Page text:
One Plate, One Sheet of Paper
“Use plenty of packing paper” is one of the first rules of packing a kitchen. Pad the bottom of the carton. Cushion the sides. Pad the top with more paper.
“And make sure you wrap those breakables up good!”
Of course. That means lots of paper in between all those plates and everything, right?
Nope. Not necessarily.
Packing a kitchen is a balancing act between keeping everything protected and packing it all in tight and secure. In this month’s packing tip we’ll take a look at one way to achieve that balance.
When you come across a stack of plates like the opening picture in this post how do you attack it?
Not like this, we hope!
Do you start by folding a couple of pieces of paper over the first plate:
then put the second one on and fold a couple more pieces of paper over that and repeat for half a dozen plates?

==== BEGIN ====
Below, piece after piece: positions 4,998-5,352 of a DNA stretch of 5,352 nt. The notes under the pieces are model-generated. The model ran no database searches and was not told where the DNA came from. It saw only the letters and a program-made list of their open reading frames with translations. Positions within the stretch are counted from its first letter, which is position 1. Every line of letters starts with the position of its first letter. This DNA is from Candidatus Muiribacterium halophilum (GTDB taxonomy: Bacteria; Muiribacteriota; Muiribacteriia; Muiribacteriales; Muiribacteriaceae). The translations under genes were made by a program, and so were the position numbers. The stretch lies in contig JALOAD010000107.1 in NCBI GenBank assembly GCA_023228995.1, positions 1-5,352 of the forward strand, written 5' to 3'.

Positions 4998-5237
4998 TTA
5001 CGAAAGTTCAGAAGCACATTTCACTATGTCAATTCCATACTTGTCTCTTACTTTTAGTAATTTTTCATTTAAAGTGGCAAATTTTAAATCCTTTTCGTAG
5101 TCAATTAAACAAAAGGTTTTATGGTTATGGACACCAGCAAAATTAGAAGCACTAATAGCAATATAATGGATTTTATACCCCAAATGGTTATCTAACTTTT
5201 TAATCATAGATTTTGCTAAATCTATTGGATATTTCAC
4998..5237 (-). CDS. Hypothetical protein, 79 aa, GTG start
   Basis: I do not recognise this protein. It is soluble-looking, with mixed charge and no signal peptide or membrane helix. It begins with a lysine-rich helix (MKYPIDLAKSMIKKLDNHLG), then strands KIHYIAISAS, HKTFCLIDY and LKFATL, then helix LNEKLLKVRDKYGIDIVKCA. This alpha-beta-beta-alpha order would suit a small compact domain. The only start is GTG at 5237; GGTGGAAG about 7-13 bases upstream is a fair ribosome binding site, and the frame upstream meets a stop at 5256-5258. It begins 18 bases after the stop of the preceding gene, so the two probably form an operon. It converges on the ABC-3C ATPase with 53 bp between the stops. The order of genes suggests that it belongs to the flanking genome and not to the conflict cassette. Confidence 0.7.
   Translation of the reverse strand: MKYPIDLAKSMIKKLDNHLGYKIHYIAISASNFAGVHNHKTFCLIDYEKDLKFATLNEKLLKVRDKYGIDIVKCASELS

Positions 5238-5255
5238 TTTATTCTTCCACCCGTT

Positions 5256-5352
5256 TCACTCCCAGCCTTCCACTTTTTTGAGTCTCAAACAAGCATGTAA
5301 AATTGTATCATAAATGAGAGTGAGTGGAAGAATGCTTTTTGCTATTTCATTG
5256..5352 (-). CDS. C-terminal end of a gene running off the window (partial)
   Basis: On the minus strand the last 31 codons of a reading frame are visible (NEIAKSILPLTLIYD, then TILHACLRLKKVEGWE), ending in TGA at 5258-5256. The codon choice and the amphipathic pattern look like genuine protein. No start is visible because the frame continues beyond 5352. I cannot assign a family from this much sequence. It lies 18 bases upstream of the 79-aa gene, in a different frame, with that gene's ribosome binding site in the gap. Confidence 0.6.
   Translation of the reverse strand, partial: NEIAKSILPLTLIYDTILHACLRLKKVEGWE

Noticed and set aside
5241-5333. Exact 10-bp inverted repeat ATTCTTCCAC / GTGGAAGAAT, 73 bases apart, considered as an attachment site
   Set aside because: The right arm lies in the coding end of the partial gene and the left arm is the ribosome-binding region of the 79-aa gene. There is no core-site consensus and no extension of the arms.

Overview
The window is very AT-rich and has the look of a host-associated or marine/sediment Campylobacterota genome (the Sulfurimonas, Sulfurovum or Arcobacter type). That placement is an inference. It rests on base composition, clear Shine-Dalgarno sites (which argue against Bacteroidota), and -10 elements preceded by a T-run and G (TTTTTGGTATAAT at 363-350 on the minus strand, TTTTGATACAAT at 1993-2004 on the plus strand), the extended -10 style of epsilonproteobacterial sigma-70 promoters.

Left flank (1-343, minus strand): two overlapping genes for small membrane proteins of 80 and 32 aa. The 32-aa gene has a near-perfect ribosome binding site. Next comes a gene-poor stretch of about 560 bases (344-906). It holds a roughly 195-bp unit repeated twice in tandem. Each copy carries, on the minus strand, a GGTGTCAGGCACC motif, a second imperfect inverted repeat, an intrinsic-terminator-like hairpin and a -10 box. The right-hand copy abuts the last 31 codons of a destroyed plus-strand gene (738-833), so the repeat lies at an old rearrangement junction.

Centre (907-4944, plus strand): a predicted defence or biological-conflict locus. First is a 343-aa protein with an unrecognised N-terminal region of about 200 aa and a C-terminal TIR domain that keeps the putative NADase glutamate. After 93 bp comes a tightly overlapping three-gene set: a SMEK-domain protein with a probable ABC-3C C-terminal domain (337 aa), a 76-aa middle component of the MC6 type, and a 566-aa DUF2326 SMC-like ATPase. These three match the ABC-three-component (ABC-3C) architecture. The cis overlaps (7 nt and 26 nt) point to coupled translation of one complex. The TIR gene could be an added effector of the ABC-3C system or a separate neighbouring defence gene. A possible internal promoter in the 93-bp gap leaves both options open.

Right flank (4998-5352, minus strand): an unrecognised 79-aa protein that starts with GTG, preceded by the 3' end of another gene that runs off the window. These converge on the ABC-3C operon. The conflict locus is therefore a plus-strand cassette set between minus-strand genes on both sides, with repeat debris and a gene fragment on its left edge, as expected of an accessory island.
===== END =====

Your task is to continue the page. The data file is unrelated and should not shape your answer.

If so, you’re in good company.
From there the process is simple. Take all the paper in between all your plates plus a few more pieces from underneath and wrap up your stack of plates.
But that’s a lot of paper to fold in one shot.
And you end up with something that looks like this.
There’s nothing particularly wrong here – your plates are certainly wrapped up. But let’s try a slightly different approach.
Instead of two pieces of paper in between plates let’s use just one.
Wrapping up our stack of six plates just like before – except now using only half as much paper – we get a bundle that looks like this.
To give those plates the protection they need wrap that bundle up in a few more sheets of paper.
And this is the result: a tighter, neater bundle that is easier to handle and will sit more securely in the carton.
We use side plates in this example. Naturally, the same method can be used when packing dinner plates and bowls. (Keep in mind that a stack of six dinner plates might be a bit much for one bundle.) When packing any of these items the key is keeping that initial bundle under control. Wrapping that bundle up in an additional three or four or five sheets of packing paper should lend enough protection without compromising the density and stability of your carton.